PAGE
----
Baidu’s quarterly revenue shrank 1 percent and its projections suggest sales could slide again. Photo: File
Baidu’s quarterly revenue shrank 1 percent and its projections suggest sales could slide again. Photo: File

Baidu’s revenue shrinks under pressure from ByteDance in ads

Time of article published Aug 14, 2020

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By Zheping Huang

INTERNATIONAL - Baidu’s quarterly revenue shrank 1 percent and its projections suggest sales could slide again, as rivals like ByteDance continue to chip away at its core advertising business.

China’s leading search engine forecast sales of 26.3 billion yuan ($3.8 billion) to 28.7 billion yuan for the September quarter, compared with estimates for 27.62 billion yuan. Its shares slipped as much as 8 percent in extended trading after Netflix-style subsidiary iQiyi disclosed it was cooperating with a US regulatory inquiry into allegations by Wolfpack Research that it inflated user numbers. Shares in iQiyi fell as much as 19 percent.

Baidu is riding a gradual post-Covid 19 recovery in its home market but, at the same time, is trying to ward off increasingly aggressive competition in media and advertising from the likes of Tencent Holdings and ByteDance. The company is diversifying ad revenue sources and investing in content for its Netflix-style iQiyi to keep users and marketers from migrating to hotter formats like ByteDance’s news app Toutiao and Douyin, TikTok’s local equivalent. On Thursday, Baidu said it will step up investment in technology and content.

“If we look at the budget allocation from advertisers, it looks like Douyin and Toutiao are the most attractive to them starting from about two years ago,” said Raymond Feng, a Shanghai-based analyst with Pacific Epoch. “With the increased investment in Baijiahao, Baidu is trying to catch up on that front, creating more content that’s more welcomed by users, that’s necessary for Baidu to do so.”

What Bloomberg Intelligence Says

Baidu’s 2Q online marketing sales could contract less than 1Q’s 19 percent drop as the company emerges from the worst of China’s coronavirus outbreak. The second quarter has been seasonally strong for advertising in the past, and this time Baidu will benefit from the rebound in offline business activity and improved advertiser sentiment.

- Vey-Sern Ling and Tiffany Tam, analysts

Baidu reported sales of 26.03 billion yuan ($3.75 billion) in the June quarter, versus an average forecast for 25.7 billion yuan. Net income was 3.58 billion yuan, versus the 2 billion yuan projected. Its board also approved an increase of its share-repurchase program to $3 billion from $1 billion, effective through 2022.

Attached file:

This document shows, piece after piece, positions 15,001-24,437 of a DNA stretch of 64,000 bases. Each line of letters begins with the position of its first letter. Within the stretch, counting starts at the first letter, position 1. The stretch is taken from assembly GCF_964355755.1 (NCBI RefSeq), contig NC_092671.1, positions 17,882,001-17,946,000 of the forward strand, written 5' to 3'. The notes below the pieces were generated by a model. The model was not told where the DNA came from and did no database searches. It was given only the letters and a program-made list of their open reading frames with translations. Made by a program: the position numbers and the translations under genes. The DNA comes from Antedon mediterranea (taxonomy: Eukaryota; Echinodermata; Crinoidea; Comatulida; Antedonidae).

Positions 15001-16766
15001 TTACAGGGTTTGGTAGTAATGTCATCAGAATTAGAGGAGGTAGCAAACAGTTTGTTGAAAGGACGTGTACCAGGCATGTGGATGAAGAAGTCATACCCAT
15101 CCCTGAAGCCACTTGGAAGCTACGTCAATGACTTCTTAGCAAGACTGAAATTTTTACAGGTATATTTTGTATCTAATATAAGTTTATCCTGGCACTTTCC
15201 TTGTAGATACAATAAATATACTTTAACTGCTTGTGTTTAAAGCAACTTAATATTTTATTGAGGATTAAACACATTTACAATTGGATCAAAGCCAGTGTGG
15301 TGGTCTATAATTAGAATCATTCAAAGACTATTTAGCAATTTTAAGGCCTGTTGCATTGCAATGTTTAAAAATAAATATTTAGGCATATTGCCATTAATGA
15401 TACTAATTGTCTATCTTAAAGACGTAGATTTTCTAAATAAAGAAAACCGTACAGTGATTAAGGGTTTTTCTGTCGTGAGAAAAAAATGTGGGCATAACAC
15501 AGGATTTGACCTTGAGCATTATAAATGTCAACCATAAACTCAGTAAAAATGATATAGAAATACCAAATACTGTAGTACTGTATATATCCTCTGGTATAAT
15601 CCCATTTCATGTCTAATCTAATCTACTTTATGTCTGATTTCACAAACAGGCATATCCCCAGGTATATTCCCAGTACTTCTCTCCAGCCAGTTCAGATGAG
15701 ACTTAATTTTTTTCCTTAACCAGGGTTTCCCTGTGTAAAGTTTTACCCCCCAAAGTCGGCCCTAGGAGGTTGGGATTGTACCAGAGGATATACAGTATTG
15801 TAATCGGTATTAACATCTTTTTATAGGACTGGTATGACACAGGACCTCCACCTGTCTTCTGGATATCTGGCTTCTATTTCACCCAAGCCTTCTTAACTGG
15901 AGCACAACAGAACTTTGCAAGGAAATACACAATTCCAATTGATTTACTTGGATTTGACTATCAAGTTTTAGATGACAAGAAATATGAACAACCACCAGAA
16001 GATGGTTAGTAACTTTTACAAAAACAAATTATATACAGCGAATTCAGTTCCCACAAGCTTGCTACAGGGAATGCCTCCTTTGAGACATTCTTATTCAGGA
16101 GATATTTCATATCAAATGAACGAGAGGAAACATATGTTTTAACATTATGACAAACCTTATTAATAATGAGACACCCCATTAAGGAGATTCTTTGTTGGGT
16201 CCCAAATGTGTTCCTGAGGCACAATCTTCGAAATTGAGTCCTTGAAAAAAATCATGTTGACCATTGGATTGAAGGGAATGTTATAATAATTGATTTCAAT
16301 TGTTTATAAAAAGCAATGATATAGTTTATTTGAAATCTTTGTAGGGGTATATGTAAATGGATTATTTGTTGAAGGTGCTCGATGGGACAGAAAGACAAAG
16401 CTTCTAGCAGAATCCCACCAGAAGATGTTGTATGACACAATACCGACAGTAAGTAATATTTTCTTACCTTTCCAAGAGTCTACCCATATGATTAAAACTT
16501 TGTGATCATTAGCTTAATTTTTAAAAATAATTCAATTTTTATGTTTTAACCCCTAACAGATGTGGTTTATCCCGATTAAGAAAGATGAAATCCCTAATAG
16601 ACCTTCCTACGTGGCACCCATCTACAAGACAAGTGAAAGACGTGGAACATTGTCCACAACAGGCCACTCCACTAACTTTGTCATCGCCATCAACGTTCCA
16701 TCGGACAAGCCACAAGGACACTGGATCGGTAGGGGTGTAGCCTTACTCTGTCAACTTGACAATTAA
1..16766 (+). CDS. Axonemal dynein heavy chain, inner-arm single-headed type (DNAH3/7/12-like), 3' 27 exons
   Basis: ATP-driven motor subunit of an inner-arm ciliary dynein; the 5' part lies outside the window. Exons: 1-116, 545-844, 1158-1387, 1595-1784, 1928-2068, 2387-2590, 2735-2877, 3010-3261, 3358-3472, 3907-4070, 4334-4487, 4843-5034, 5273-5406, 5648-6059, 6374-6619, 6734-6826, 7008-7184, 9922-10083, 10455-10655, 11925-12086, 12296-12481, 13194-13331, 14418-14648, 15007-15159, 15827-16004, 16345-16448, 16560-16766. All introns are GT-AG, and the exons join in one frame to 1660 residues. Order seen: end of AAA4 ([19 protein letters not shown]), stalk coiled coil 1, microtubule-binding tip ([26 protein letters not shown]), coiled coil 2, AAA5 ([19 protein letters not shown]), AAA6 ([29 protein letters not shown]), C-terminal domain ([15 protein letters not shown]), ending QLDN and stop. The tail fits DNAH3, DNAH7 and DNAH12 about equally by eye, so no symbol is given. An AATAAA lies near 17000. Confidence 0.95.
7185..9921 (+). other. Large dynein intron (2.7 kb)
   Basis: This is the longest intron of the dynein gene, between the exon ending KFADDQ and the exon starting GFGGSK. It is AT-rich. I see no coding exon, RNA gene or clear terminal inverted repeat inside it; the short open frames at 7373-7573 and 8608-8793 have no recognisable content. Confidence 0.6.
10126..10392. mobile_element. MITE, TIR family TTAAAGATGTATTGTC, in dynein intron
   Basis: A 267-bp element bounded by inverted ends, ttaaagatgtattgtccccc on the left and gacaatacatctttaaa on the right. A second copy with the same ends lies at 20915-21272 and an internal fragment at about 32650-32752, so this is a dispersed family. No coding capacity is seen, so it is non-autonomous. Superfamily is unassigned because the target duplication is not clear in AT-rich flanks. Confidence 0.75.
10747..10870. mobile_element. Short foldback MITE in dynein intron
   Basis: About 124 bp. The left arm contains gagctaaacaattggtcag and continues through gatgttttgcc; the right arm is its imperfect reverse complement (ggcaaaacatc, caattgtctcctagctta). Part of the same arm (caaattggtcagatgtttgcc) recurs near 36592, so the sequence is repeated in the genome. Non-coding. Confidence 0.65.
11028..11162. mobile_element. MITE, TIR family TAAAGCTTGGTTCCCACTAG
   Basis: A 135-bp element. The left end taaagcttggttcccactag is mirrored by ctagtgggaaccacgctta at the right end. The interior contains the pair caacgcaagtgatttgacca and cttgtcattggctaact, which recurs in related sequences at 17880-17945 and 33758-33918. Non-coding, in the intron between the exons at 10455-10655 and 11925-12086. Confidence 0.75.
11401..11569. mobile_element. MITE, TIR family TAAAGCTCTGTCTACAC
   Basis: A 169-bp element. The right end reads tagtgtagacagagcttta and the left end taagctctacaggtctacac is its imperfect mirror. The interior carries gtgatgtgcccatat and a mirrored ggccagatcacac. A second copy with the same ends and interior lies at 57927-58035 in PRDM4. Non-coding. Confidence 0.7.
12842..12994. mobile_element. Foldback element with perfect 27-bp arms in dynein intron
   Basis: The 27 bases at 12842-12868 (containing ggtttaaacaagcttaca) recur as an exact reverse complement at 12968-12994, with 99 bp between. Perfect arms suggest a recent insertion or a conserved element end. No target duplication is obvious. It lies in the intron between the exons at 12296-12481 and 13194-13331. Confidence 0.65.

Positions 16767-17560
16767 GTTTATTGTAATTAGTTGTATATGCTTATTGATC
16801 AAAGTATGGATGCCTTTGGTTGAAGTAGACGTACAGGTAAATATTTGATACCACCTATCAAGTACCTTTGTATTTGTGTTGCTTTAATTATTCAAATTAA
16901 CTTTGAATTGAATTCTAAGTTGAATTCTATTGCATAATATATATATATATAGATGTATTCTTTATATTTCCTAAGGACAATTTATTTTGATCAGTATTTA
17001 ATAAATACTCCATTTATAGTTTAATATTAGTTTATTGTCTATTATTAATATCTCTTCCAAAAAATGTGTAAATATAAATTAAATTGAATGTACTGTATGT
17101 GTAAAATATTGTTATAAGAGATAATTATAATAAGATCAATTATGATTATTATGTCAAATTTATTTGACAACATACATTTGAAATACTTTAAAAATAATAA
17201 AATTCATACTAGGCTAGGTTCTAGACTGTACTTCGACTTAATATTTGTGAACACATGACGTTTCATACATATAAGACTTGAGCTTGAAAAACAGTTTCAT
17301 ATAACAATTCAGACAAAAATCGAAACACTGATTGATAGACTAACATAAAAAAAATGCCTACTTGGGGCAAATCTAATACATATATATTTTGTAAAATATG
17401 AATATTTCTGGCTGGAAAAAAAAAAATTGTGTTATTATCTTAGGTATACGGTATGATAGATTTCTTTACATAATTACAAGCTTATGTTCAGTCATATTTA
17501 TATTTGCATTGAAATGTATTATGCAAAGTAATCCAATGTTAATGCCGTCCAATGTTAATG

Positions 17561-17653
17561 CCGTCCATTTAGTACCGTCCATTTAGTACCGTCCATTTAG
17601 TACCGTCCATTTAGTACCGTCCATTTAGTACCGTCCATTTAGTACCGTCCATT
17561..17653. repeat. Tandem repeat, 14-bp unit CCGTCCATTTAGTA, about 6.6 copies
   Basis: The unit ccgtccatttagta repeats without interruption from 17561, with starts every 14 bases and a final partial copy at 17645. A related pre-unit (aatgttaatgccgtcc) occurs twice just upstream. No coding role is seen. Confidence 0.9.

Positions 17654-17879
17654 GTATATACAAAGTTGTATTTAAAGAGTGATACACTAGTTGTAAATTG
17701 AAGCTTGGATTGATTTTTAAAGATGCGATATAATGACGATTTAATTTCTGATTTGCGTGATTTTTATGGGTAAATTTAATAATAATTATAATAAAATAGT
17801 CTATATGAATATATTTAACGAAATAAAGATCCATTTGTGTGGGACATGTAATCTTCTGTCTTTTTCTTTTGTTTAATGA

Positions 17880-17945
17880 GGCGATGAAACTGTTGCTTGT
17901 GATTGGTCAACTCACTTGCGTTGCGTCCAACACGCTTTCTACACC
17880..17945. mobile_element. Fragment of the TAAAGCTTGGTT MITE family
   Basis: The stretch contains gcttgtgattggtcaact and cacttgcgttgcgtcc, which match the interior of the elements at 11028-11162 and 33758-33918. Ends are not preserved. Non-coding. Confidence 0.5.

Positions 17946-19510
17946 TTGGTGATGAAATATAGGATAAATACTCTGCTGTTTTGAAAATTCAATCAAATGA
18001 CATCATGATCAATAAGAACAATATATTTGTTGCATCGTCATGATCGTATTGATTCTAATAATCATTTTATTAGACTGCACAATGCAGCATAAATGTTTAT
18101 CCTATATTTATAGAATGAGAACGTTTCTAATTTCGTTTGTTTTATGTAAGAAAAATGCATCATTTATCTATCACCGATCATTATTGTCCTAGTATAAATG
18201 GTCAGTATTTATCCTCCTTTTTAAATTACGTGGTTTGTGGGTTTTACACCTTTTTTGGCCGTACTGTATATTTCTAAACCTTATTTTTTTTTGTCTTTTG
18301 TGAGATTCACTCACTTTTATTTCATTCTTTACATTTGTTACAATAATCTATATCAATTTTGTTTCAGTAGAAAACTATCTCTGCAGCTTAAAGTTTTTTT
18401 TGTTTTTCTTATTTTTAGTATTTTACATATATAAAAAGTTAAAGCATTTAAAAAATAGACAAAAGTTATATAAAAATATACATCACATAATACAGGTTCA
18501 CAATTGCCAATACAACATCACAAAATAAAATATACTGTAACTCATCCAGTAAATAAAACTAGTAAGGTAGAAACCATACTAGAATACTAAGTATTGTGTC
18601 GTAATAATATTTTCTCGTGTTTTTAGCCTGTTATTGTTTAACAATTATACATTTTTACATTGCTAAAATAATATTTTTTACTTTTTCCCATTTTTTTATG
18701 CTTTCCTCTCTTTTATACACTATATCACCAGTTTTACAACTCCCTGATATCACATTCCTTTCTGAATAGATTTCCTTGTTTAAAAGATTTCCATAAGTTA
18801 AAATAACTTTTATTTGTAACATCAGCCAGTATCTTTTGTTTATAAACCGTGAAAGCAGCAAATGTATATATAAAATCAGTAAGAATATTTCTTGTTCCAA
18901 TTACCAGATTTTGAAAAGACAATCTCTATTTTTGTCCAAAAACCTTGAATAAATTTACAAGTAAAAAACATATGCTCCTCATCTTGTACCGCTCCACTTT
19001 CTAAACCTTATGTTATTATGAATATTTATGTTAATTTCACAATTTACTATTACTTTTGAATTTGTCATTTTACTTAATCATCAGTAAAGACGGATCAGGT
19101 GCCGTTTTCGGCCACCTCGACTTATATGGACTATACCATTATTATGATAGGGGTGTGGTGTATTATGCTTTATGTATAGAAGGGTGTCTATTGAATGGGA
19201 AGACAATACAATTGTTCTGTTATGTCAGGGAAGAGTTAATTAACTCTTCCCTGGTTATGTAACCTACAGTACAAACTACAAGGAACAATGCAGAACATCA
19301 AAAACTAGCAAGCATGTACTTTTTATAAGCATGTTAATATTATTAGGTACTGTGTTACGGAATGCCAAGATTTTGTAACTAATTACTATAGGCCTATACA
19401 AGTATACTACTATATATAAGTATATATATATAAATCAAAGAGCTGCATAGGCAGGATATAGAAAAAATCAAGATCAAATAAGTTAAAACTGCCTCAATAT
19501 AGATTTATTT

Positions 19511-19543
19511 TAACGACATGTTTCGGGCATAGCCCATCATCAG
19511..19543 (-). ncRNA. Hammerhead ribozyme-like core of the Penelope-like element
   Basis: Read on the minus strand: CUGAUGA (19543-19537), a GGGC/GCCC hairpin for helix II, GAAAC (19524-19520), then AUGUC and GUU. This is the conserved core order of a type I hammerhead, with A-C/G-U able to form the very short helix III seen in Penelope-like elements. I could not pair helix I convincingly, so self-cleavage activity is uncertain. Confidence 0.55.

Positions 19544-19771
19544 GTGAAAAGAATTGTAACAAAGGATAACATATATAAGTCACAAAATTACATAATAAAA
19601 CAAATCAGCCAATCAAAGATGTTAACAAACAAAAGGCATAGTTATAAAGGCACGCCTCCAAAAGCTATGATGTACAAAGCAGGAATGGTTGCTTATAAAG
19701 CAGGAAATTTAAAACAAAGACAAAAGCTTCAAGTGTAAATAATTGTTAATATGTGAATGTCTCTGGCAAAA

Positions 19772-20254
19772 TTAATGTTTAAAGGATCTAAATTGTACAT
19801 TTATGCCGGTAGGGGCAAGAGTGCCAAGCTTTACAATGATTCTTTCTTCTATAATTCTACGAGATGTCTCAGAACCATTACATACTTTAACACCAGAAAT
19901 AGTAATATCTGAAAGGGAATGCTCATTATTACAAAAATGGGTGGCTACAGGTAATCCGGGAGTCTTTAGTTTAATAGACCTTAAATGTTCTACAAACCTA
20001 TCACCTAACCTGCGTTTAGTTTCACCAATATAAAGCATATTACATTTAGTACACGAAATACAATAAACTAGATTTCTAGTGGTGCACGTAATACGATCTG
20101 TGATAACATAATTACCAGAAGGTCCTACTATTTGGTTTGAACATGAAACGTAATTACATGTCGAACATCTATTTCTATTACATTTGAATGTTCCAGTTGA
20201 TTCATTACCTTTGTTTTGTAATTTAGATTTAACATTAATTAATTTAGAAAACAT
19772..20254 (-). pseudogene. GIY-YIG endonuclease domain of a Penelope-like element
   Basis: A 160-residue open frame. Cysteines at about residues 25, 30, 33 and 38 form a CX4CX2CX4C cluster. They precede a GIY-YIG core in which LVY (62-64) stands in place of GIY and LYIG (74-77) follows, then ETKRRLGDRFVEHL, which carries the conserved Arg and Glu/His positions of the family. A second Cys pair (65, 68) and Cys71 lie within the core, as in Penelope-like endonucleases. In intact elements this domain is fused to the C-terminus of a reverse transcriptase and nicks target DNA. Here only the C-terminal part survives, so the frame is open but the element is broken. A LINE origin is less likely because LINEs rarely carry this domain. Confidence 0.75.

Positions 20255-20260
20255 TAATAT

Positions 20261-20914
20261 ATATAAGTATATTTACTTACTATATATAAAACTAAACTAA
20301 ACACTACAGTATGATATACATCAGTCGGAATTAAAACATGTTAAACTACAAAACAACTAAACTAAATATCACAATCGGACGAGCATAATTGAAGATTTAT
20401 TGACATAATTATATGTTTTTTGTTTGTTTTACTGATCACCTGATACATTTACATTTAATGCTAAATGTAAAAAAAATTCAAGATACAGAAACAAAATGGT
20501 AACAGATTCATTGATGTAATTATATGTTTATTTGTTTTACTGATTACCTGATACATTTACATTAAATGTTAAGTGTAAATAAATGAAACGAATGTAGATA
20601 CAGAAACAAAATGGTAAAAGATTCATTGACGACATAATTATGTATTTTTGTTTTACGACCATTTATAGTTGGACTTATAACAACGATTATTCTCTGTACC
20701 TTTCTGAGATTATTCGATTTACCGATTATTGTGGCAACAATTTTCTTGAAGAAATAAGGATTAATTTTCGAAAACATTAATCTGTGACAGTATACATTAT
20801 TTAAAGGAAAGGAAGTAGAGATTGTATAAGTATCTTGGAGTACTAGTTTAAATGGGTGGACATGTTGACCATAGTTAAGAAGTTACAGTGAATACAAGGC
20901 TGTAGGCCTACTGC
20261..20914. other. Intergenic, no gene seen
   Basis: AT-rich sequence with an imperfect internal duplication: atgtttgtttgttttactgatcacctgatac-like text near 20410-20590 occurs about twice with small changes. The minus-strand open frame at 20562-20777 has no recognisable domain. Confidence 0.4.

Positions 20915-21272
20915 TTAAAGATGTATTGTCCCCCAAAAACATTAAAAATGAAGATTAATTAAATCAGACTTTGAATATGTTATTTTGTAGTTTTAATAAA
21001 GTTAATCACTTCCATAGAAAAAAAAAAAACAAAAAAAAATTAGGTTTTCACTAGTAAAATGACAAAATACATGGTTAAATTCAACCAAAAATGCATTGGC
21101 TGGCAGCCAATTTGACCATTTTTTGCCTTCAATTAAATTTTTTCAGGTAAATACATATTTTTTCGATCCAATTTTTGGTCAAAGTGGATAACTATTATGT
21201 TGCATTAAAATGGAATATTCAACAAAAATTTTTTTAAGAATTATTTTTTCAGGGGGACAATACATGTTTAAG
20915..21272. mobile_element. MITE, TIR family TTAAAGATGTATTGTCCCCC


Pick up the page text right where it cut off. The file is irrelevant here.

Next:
Once the runaway leader in desktop search, Baidu is trying to adapt its business to the mobile era but losing ground piecemeal to rivals such as ByteDance. To compete, Baidu’s core mobile search service is morphing into a platform hosting a wide array of content from articles on its Baijiaohao publisher accounts to videos and live-streaming, not unlike Tencent’s super-app WeChat.

Longer term, the search giant is investing in artificial intelligence technology, and betting on the commercialization of that through smart speakers and self-driving cars. Revenue from new AI businesses including cloud and smart devices grew by a double-digit percentage in the second quarter, the company said.

Rising geopolitical tensions are another source of concern. Baidu’s apps were among dozens of Chinese services targeted in India’s sweeping ban last month, while US entities will soon be blocked from dealing with TikTok and Tencent’s WeChat. The US Congress is moving closer to passing legislation that could effectively bar Chinese companies from trading on US exchanges. Billionaire Baidu founder Robin Li told state media earlier this year that the company is considering relisting in regions including Hong Kong.

Chief Financial Officer Herman Yu told analysts on a call that geopolitical tension “doesn’t have a meaningful impact” on Baidu’s business because of its limited overseas exposure.

“These positive moves forward, coupled with some temporary setbacks, leave us cautiously optimistic about the business climate into the second half,” Li said. “While Covid-19, geopolitical tension and other phenomenon plaguing the economy may continue to bring about hiccups, the opportunities that AI has presented us are getting more exciting.”

BLOOMBERG

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